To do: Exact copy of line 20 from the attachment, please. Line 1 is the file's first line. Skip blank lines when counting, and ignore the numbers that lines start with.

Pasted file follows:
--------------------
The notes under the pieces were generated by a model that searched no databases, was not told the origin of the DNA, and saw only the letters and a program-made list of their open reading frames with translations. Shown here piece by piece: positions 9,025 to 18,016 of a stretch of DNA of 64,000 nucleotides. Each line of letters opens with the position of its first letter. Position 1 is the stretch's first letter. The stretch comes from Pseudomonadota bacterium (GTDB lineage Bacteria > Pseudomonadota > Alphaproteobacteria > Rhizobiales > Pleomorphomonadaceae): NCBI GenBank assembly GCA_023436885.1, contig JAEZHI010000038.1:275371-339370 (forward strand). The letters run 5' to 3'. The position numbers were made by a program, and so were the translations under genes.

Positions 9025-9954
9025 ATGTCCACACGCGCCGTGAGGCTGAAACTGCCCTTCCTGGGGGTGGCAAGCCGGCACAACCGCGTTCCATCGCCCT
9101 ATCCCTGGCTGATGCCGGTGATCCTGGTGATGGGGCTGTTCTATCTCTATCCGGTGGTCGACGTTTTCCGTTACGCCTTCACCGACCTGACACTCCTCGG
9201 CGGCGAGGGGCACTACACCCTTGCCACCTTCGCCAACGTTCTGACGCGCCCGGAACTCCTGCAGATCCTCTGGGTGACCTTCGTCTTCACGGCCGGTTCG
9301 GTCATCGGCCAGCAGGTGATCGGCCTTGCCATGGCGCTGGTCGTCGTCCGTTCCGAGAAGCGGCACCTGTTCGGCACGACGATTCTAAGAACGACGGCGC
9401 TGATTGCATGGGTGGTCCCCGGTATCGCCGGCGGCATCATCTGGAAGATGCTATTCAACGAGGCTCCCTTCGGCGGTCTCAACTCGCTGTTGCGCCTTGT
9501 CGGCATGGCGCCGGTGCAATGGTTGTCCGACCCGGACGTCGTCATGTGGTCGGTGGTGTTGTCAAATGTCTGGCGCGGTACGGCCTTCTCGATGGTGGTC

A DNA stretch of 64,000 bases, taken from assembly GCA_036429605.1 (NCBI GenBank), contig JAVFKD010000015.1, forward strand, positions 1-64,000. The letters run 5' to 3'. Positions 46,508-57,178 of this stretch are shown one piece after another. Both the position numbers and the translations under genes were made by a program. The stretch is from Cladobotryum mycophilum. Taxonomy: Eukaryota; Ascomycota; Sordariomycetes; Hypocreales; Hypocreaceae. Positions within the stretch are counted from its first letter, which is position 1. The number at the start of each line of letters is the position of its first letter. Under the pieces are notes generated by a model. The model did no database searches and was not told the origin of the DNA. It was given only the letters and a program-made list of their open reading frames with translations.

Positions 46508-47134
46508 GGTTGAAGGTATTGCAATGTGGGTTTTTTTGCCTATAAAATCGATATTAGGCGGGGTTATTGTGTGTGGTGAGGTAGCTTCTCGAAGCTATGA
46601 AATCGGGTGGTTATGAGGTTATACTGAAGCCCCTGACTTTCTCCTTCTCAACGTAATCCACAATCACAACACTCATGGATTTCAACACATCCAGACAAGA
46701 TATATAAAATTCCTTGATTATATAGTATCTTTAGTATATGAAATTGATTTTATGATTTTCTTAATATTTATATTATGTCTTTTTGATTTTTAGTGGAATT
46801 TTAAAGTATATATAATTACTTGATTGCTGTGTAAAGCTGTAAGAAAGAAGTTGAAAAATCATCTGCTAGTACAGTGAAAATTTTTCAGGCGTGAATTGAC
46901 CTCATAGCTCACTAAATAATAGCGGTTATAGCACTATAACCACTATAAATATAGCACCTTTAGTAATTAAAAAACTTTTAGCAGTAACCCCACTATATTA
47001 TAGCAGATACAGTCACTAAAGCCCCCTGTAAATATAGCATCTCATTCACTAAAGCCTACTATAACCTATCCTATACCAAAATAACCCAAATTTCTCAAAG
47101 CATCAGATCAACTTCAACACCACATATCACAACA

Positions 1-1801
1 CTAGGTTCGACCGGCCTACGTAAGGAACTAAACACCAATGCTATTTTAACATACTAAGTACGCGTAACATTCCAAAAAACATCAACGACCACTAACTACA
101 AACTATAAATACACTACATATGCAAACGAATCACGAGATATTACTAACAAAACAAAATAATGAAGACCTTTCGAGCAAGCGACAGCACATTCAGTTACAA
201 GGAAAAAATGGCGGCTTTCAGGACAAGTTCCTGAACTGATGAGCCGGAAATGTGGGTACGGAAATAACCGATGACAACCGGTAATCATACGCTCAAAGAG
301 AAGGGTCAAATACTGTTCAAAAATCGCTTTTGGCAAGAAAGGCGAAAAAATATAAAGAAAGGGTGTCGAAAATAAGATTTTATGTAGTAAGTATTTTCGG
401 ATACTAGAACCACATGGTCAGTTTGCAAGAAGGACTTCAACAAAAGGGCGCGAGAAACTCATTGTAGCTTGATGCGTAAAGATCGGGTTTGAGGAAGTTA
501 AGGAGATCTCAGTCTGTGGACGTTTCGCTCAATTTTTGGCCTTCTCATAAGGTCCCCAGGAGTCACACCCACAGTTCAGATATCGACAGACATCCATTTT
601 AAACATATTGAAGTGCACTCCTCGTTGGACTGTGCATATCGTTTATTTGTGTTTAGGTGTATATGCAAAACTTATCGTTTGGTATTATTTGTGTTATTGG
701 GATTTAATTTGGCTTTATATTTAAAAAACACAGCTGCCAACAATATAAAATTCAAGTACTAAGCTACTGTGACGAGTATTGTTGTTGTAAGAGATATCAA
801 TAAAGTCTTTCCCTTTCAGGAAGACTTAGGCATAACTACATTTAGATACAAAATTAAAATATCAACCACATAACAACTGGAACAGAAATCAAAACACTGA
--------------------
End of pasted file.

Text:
101 AACTATAAATACACTACATATGCAAACGAATCACGAGATATTACTAACAAAACAAAATAATGAAGACCTTTCGAGCAAGCGACAGCACATTCAGTTACAA